Ok, this isn’t really a “style” so much as a rum type that’s come about to feed a demand in the market. Basically, rums that are made to no particular style, or maybe edging towards the Spanish style, that are packed full of sugar and other various flavourings, put in a fancy bottle with a nice story about it’s origin and then sold at a high price as “premium” or “super premium” rums.
Often you will find these rums showing off an age statement and the killer sticker of “Solera”. Basically, these rums are often aged in a solera system that allows older rum and new rum to mingle, the idea is that youthful and powerful rum is mixed with older and more complex rum to smooth out the final product. It’s more complicated than that, but ultimately it lets the producers stick an age statement on the bottle and people will think it’s really old and buy it.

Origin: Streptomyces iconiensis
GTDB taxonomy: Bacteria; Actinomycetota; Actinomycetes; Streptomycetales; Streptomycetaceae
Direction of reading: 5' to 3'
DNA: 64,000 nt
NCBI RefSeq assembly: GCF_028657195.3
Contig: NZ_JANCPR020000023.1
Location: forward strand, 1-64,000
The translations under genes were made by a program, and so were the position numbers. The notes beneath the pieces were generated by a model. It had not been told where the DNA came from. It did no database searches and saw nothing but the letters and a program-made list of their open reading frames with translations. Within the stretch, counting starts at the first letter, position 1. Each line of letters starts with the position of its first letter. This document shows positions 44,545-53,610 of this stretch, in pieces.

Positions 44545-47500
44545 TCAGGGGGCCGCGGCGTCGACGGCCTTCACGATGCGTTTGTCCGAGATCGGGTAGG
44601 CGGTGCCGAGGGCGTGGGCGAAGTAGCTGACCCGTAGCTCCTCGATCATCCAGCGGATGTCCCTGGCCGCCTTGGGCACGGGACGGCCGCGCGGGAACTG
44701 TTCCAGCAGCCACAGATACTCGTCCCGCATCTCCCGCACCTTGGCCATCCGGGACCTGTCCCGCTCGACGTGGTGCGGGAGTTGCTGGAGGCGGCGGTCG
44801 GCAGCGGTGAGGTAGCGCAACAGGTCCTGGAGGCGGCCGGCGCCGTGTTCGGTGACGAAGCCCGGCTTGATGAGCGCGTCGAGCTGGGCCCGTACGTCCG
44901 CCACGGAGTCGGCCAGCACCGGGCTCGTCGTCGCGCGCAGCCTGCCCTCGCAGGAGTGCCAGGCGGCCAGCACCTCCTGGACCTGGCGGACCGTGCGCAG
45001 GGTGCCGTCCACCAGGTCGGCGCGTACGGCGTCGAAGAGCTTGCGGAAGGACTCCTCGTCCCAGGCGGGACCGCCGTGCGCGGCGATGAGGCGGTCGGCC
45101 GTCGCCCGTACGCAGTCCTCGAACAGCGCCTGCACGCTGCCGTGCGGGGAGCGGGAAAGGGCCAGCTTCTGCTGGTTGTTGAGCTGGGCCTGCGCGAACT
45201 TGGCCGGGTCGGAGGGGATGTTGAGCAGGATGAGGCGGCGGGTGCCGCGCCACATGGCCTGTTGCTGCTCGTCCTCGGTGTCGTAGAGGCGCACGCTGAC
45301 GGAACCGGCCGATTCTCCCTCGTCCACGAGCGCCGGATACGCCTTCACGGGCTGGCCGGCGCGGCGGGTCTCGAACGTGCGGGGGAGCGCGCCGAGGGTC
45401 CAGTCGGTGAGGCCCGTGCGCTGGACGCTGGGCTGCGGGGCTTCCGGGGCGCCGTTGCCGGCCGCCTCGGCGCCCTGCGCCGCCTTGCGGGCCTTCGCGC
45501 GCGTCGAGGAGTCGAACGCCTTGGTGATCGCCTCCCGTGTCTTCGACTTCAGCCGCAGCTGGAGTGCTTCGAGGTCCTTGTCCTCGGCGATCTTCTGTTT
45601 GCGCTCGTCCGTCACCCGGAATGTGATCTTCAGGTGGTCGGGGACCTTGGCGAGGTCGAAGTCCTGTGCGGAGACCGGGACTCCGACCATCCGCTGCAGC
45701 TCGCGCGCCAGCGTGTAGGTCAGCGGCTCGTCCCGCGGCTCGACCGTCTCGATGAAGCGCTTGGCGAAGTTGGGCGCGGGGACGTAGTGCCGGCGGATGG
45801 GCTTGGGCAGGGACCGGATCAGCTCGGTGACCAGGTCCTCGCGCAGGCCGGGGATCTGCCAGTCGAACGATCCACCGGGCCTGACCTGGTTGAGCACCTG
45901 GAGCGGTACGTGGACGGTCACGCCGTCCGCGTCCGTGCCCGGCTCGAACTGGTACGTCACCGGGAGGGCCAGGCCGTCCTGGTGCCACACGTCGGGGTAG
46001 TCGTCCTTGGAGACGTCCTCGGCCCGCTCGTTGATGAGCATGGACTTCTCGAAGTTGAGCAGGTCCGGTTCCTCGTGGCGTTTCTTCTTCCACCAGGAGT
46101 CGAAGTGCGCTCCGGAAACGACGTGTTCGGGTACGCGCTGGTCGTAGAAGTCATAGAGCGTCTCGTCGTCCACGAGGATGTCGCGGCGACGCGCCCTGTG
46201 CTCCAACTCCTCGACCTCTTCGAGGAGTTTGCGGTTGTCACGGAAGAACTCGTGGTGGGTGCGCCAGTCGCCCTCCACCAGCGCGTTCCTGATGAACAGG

Solera age statements are the maximum age of the oldest rum in the blend, of which there is probably very little. The average age of the rum will be a lot lower.
They are very sweet and designed to be drunk neat or over ice by people that would otherwise buy other sipping spirits, such as Cognac or whisky. The sugar effect smooths the rum out and makes the experience quite hedonistic. The market dictates these have a place, and they are not “bad” rums, but they’re not really my style – although I did start out on this like most people, until I found “real” rum.
These can be found in Guatamala, Venezuela, Columbia and Peru amongst others.
Examples of so called “Super Premium” style rums are:
Diplomatico, Ron Zacapa, Dictador, Zaya, Pyrat and Ron Millonario